The COP 27 Conference will focus on the guidelines for combating climate change effectively. Glasgow 2021 marks the starting point. During the COP 26 in Glasgow, political choices were marked and many concrete actions to be taken. The start of the Sharm Conference is an opportunity to take stock of the commitments made at Cop26 in Glasgow. The first commitment was to keep global warming within 1.5° C. This goal is almost impossible to achieve as things stand, since average global temperatures have already risen by 1°C and global greenhouse gas emissions are not and are not falling. On the contrary, the trend is towards increasing emissions.
Compared to 2021, a year ago, the scenario has even worsened and serious issues have emerged that threaten to undermine climate change action in the short and long term. Among the events that held back the common effort to counter harmful emissions was the war in Ukraine, with the subsequent economic recession; the energy crisis with heavy investments and actions on fossil fuels such as gas and coal. All factors that contribute to producing greenhouse gases.

The UNFCCC UN climate agency and the Egyptian chairmanship of the conference have prepared a very broad agenda to address, discuss and find concrete solutions to most of the topics.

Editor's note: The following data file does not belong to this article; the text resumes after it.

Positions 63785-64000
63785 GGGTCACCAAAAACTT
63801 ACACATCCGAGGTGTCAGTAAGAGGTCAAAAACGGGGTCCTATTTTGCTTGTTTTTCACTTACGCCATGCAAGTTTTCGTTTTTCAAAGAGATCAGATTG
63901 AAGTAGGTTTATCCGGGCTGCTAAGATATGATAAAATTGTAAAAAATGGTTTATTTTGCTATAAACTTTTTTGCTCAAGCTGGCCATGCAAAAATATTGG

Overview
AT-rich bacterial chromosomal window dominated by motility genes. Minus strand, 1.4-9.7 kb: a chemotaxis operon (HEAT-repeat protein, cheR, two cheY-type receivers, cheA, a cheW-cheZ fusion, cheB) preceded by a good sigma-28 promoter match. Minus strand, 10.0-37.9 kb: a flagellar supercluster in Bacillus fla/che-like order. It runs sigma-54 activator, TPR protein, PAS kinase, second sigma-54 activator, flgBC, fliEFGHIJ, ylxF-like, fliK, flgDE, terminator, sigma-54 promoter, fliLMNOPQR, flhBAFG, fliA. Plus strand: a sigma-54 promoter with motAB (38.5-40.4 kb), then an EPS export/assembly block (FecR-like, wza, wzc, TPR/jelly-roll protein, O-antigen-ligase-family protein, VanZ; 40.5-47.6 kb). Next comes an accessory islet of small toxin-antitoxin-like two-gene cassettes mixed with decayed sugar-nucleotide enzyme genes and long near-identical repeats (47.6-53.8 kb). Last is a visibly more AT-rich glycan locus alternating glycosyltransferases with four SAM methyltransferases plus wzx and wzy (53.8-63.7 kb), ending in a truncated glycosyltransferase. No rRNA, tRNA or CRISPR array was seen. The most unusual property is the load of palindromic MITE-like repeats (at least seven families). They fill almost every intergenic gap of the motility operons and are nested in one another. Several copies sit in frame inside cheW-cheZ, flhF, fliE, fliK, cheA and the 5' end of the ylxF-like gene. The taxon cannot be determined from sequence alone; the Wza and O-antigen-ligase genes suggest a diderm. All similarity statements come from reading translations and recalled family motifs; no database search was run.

From 6 to 18 November, one topic is dedicated to each day: (1) finance; (2) agriculture; (3) water; (4) decarbonisation; (5) biodiversity; (6) energy.

The UNFCCC report that will be presented at COP 27, produced by dozens of research teams of specialists in the field, shows that the commitments made by the 193 signatory countries of the Paris Climate Agreement, almost all of the world’s countries, will lead to a predictable increase in global average temperatures of 2.5° C, compared to pre-industrial levels, by 2100. Instead, the Agreement should provide that global warming should be kept below 2°C, possibly within 1.5°. Yet, despite temperatures rising steadily and peaking in 2022, the trend shown by global emissions is growing further than the rapid decrease that science believes is needed this decade. Increasing the much hoped-for decarbonisation commitments of individual countries no longer seems to be a priority for states at this juncture but will remain one of the central themes at Cop27.